Thursday, 30 July 2020

Loma – 'Ocotillo'

Back in early 2018, Loma put out their debut self-titled album on Sub Pop. I fawned over it upon its release, and the album's enduring beauty secured it top spot in my list of favourite albums of that year. In 2019, the band released the song 'Half Silences' – which has since disappeared from the internet, presumably as part of the roll-out for LP2 – and now we have the long-awaited announcement: Don't Shy Away, Loma's second record, will be released by Sub Pop on 23rd October.

Don't Shy Away album art by Lisa Cline

The brooding 'Black Willow', which caught the ear of none other than Brian Eno, was the first single off Loma. Don't Shy Away's first single proper, 'Ocotillo', initially feels like it's in a similar vein: the song opens at a restrained tempo, its simple swinging beat and loping bass creating a wide open space for the band to populate. While 'Black Willow' simmered with just-below-the-surface emotion throughout its runtime, 'Ocotillo' immediately feels more open-hearted. The bass pulse pauses to allow Jonathan Meiburg's Spirit of Eden-indebted electric guitar to periodically glimmer in the mix, and Emily Cross's voice is clear and pure. There's plenty of instrumental detail to catch the ear: congas add percussive interest to Dan Duszynski's lithe drums, while saxophone and clarinet swell and recede. Once Cross sings the words "wonderful disarray" towards the halfway point, all hell breaks loose. A squalling horn section overwhelms the mix as Cross's voice ascends into a scream that sounds more liberated than desperate, as if admitting her state of emotional chaos has allowed her to break free. The music certainly feels free, but it's not just a shortcut to a crescendo – the band ride out the stormy weather throughout the song's second half, never quite falling apart, yet transparently turbulent. It's as if 'Black Willow' and Radiohead's 'The National Anthem' had a love-child.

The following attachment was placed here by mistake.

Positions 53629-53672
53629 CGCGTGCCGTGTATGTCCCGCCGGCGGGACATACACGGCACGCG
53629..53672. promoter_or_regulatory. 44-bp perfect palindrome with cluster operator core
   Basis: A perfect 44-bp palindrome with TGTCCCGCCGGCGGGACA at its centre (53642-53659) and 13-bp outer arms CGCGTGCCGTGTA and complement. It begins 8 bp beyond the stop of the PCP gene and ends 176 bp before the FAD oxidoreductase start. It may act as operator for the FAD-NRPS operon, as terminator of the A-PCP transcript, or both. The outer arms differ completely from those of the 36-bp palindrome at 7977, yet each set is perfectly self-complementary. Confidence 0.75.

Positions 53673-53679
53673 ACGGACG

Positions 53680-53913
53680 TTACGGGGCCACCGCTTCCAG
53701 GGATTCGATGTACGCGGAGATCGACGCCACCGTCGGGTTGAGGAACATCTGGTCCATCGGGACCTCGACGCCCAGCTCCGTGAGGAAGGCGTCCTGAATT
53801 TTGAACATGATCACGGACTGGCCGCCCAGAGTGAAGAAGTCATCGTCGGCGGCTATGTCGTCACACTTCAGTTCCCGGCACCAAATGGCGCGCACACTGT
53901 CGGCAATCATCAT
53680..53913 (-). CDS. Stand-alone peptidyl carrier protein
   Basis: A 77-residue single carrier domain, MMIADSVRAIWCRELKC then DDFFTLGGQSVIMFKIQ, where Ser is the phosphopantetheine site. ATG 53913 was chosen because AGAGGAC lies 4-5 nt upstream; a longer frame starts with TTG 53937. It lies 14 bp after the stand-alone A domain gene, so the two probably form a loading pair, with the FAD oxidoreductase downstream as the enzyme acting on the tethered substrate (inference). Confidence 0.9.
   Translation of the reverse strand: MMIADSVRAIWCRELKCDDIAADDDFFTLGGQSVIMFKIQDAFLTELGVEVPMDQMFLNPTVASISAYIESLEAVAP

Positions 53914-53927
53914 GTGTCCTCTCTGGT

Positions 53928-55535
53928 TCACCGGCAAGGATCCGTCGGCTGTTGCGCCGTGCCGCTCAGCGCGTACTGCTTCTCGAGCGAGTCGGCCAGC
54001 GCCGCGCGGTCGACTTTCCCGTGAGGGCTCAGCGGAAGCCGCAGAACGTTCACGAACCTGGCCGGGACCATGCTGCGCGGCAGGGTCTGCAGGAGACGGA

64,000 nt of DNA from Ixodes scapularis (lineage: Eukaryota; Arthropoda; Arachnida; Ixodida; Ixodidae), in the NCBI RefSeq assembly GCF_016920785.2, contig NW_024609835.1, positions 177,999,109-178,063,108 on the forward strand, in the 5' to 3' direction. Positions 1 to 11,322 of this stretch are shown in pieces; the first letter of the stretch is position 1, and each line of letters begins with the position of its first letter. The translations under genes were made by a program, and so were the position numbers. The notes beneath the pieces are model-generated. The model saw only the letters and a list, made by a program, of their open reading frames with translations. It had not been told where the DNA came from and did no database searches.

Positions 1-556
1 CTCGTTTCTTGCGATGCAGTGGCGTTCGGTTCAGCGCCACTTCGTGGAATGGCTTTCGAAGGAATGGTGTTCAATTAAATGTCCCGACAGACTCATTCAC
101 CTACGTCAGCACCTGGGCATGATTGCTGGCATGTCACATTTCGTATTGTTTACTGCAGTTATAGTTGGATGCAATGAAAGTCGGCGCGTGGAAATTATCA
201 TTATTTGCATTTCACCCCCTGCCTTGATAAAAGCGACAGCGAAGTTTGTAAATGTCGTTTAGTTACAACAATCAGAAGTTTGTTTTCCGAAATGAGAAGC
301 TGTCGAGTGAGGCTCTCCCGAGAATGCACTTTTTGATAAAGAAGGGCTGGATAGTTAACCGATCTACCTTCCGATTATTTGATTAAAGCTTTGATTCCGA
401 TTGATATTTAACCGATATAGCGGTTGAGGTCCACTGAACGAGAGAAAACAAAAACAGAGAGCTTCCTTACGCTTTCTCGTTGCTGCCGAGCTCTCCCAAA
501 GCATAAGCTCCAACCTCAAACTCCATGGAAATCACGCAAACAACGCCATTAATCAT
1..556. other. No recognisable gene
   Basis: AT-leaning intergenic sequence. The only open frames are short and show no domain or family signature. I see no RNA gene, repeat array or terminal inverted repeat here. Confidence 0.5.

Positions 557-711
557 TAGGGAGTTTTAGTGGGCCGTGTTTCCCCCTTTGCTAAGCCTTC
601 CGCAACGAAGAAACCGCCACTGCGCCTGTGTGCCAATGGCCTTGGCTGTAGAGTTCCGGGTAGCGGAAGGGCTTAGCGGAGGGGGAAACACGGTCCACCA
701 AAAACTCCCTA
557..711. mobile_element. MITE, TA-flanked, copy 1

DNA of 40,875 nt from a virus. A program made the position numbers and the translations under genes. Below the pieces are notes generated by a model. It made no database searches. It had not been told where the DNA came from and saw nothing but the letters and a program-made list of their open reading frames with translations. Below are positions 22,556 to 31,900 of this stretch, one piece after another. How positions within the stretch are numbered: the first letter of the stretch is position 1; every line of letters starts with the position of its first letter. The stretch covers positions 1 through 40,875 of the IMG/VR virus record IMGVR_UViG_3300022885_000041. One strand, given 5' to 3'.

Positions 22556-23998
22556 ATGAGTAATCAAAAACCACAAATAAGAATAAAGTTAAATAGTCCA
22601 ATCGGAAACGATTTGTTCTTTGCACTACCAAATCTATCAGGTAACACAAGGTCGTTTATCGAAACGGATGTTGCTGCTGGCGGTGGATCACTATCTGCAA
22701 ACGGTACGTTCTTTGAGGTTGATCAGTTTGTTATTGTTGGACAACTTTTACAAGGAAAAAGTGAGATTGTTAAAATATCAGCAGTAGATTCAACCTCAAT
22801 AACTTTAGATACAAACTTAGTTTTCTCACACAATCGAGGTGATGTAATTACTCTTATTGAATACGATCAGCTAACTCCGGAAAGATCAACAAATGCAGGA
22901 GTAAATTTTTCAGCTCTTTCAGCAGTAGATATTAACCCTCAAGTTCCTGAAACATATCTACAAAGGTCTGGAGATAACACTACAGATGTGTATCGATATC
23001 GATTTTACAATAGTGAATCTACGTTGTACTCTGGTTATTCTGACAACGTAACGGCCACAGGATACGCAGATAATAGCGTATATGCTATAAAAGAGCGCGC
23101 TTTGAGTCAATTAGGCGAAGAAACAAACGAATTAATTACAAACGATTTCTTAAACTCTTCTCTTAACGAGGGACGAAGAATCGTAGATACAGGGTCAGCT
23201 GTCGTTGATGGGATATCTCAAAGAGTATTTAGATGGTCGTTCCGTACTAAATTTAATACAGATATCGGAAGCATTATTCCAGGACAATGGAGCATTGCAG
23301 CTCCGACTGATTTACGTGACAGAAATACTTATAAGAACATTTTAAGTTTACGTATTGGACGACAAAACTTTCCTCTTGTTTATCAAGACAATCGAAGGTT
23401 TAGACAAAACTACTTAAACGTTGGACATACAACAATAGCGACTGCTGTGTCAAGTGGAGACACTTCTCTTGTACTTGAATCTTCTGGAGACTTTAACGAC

Loma band photo by Bryan C. Parker

During Loma's KEXP session in 2018, Meiburg likened Loma's creative process to collectively blowing a soap bubble that no one wanted to pop. That album's translucent beauty felt delicate and one-of-a-kind. 'Ocotillo', and 'Half Silences' before it, are early proof that Don't Shy Away is likely to be a bolder, more strident return, the band confident in their collective capacity to muster magic. 

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